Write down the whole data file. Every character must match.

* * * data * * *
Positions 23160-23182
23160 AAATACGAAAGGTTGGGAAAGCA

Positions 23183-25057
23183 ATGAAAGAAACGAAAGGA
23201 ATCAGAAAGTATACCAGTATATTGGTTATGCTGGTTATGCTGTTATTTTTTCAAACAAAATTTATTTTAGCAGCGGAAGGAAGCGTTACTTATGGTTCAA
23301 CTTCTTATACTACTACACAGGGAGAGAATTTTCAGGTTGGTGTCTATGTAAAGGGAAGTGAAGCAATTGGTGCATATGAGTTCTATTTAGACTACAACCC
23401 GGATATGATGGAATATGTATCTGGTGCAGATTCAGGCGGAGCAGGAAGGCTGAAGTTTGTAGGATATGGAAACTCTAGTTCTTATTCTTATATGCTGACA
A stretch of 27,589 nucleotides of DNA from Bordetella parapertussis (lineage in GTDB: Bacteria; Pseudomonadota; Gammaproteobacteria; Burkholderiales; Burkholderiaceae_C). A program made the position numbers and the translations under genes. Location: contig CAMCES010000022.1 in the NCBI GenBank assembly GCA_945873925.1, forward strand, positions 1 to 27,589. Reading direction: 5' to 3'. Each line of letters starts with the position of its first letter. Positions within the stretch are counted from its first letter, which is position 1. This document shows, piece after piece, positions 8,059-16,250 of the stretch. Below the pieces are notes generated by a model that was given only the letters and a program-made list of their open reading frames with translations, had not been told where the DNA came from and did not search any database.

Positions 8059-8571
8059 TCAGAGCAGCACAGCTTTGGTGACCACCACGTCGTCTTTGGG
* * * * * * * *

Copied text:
Positions 23160-23182
23160 AAATACGAAAGGTTGGGAAAGCA

Positions 23183-25057
23183 ATGAAAGAAACGAAAGGA
23201 ATCAGAAAGTATACCAGTATATTGGTTATGCTGGTTATGCTGTTATTTTTTCAAACAAAATTTATTTTAGCAGCGGAAGGAAGCGTTACTTATGGTTCAA
23301 CTTCTTATACTACTACACAGGGAGAGAATTTTCAGGTTGGTGTCTATGTAAAGGGAAGTGAAGCAATTGGTGCATATGAGTTCTATTTAGACTACAACCC
23401 GGATATGATGGAATATGTATCTGGTGCAGATTCAGGCGGAGCAGGAAGGCTGAAGTTTGTAGGATATGGAAACTCTAGTTCTTATTCTTATATGCTGACA
A stretch of 27,589 nucleotides of DNA from Bordetella parapertussis (lineage in GTDB: Bacteria; Pseudomonadota; Gammaproteobacteria; Burkholderiales; Burkholderiaceae_C). A program made the position numbers and the translations under genes. Location: contig CAMCES010000022.1 in the NCBI GenBank assembly GCA_945873925.1, forward strand, positions 1 to 27,589. Reading direction: 5' to 3'. Each line of letters starts with the position of its first letter. Positions within the stretch are counted from its first letter, which is position 1. This document shows, piece after piece, positions 8,059-16,250 of the stretch. Below the pieces are notes generated by a model that was given only the letters and a program-made list of their open reading frames with translations, had not been told where the DNA came from and did not search any database.

Positions 8059-8571
8059 TCAGAGCAGCACAGCTTTGGTGACCACCACGTCGTCTTTGGG